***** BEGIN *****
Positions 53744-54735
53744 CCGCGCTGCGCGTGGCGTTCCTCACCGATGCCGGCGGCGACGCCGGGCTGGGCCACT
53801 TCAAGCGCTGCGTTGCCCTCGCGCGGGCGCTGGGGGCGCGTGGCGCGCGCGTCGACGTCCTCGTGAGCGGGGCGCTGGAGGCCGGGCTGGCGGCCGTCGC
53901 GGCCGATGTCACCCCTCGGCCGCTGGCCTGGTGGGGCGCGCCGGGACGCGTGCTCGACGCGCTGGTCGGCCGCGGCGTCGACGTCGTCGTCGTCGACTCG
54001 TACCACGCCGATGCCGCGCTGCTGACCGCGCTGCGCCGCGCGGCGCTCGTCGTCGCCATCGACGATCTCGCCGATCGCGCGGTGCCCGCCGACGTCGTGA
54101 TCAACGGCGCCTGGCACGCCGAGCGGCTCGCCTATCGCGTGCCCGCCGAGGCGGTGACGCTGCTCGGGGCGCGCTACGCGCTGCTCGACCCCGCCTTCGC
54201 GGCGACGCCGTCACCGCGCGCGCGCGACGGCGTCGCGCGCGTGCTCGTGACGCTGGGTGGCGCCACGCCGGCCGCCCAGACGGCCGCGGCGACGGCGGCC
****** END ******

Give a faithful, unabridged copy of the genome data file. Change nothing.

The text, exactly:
Positions 53744-54735
53744 CCGCGCTGCGCGTGGCGTTCCTCACCGATGCCGGCGGCGACGCCGGGCTGGGCCACT
53801 TCAAGCGCTGCGTTGCCCTCGCGCGGGCGCTGGGGGCGCGTGGCGCGCGCGTCGACGTCCTCGTGAGCGGGGCGCTGGAGGCCGGGCTGGCGGCCGTCGC
53901 GGCCGATGTCACCCCTCGGCCGCTGGCCTGGTGGGGCGCGCCGGGACGCGTGCTCGACGCGCTGGTCGGCCGCGGCGTCGACGTCGTCGTCGTCGACTCG
54001 TACCACGCCGATGCCGCGCTGCTGACCGCGCTGCGCCGCGCGGCGCTCGTCGTCGCCATCGACGATCTCGCCGATCGCGCGGTGCCCGCCGACGTCGTGA
54101 TCAACGGCGCCTGGCACGCCGAGCGGCTCGCCTATCGCGTGCCCGCCGAGGCGGTGACGCTGCTCGGGGCGCGCTACGCGCTGCTCGACCCCGCCTTCGC
54201 GGCGACGCCGTCACCGCGCGCGCGCGACGGCGTCGCGCGCGTGCTCGTGACGCTGGGTGGCGCCACGCCGGCCGCCCAGACGGCCGCGGCGACGGCGGCC